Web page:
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How Space Ape wasted millions marketing its dark fantasy game Rival Kingdoms through the wrong UA channels

How Space Ape wasted millions marketing its dark fantasy game Rival Kingdoms through the wrong UA channels

At Develop:Brighton 2016, Simon Hade, COO & co-founder of Space Ape Games, gave a talk on how the launch of Rival Kingdoms affected the company's approach to marketing.

The game launched in May 2015, and has since reached six million downloads and generated $20 million in revenue, but Space Ape spent millions on marketing it to reach that point.

The problem was that the game was catered towards core gamers, a strategy which paid off in long retention and a $12 LTV per player.

Core game, broad appeal

But what it meant was that UA costs were huge, as the art style had been designed deliberately for this core crowd, which lead to huge CPI costs even after scaling back the weekly UA spend since casual players were instantly turned off by the game.

"We chose the dark fantasy setting, which appealed to 11% of the overall audience", said Hade, a mistake that has been corrected by now looking for broader themes that also appeal to core players.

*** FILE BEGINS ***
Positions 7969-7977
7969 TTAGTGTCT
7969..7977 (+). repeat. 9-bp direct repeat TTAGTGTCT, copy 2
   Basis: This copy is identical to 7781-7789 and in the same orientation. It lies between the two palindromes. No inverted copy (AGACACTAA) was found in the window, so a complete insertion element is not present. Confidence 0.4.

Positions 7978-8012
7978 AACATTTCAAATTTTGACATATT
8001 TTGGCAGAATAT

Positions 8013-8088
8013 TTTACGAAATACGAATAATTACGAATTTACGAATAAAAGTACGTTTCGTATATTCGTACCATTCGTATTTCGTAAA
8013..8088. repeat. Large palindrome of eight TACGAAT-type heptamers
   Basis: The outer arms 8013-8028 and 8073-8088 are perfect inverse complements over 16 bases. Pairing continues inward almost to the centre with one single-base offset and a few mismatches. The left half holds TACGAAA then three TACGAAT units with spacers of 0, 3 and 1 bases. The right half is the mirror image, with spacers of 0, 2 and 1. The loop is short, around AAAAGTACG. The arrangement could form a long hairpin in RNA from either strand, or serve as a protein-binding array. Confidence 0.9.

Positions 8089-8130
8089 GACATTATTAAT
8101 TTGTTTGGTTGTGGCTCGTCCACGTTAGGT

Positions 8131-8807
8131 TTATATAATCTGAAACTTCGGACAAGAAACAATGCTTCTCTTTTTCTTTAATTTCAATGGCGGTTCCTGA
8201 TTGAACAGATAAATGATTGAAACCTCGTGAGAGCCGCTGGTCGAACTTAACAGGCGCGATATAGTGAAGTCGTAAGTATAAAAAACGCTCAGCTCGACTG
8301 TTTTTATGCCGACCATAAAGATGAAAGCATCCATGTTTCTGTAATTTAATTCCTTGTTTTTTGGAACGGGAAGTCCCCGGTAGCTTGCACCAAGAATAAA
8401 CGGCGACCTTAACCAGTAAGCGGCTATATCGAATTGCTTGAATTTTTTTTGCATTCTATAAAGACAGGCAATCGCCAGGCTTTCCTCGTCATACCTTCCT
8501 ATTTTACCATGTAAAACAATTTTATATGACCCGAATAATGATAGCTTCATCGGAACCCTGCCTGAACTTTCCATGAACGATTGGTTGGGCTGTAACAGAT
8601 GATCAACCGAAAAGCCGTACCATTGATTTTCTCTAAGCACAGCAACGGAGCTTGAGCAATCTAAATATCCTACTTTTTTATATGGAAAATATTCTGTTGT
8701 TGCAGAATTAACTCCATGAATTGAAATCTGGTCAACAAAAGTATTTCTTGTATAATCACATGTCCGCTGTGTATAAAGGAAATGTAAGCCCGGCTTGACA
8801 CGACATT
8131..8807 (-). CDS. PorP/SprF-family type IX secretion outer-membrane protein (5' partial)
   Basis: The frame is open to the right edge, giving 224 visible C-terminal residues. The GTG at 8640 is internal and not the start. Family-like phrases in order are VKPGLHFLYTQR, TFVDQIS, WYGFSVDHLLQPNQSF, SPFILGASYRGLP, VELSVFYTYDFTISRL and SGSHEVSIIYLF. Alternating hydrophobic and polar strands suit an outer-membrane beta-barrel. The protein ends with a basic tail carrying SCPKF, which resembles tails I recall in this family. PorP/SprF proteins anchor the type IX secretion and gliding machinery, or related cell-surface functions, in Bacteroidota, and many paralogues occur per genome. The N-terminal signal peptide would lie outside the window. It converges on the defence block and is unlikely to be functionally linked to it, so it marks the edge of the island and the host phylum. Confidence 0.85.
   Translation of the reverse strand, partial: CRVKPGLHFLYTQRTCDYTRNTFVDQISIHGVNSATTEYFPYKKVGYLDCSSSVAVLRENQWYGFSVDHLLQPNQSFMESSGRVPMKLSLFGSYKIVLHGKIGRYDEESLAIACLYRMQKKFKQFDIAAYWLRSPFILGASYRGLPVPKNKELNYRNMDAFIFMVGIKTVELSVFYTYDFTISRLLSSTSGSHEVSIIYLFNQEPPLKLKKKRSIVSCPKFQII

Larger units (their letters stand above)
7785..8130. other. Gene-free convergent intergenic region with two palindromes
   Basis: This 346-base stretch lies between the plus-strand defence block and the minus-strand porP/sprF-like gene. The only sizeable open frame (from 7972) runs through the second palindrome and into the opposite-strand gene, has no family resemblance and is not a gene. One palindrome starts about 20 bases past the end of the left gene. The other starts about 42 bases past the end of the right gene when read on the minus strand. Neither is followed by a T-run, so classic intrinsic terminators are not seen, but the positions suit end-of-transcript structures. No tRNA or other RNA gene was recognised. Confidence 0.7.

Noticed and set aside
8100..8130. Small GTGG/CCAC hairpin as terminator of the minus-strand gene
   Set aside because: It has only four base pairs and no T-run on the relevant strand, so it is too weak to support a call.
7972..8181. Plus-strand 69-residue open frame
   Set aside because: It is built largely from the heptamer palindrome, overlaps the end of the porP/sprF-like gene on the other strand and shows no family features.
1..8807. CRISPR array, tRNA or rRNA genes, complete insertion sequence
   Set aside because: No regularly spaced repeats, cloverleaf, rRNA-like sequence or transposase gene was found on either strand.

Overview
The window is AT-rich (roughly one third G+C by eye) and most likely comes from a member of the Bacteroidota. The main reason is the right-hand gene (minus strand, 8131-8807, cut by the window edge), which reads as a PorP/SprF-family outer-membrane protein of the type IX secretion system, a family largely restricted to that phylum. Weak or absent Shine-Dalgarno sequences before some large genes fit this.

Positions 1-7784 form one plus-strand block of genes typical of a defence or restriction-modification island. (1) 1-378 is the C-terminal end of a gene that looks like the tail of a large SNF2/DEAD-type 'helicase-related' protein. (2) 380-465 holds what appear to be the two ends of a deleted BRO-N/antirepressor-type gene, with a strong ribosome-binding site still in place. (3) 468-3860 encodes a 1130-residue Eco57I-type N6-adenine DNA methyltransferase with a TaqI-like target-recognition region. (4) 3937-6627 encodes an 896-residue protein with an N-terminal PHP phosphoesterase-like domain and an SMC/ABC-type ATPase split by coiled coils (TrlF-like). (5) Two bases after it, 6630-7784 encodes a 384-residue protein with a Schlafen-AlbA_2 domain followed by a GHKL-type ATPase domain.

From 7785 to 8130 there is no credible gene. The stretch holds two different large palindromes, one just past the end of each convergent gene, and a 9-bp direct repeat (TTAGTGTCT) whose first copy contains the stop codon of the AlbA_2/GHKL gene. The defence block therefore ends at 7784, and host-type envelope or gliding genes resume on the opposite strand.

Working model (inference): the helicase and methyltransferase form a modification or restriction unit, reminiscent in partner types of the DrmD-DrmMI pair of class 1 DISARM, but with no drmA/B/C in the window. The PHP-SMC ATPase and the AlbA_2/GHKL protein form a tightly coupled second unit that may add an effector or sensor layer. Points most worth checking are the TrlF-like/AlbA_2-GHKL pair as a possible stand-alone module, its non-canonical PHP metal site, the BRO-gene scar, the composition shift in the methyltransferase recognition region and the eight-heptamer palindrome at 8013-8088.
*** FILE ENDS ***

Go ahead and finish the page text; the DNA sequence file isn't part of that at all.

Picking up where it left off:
This lead to Space Ape making, in Hade's own words, "a Transformers version of Rival Kingdoms", in the form of Transformers: Earth Wars.

Organic growth

In terms of what marketing actually worked best, Hade noted that while 67% of users came from UA, the cost of these users was higher than the amount these users spent in game.

Most of the revenue came from sources Space Ape couldn't immediately track.

Instead, most of the revenue came from "sources we can't track", according to Hade, which was eventually tracked down to YouTube videos and clan recruitment within messaging apps like LINE and WeChat.

Another area that helped boost revenue for Space Ape across all its games is high quality customer service, and keeping the community engaged with new events and competitions.

Keeping the players invested in the game means that they are more likely to spend again, and the developer also tailors its channels to give VIP treatment to high-spending players and encourage them to stay with the game.


Deputy Editor

Ric has written for PocketGamer.biz for as long as he can remember, and is now Deputy Editor. He likes trains.

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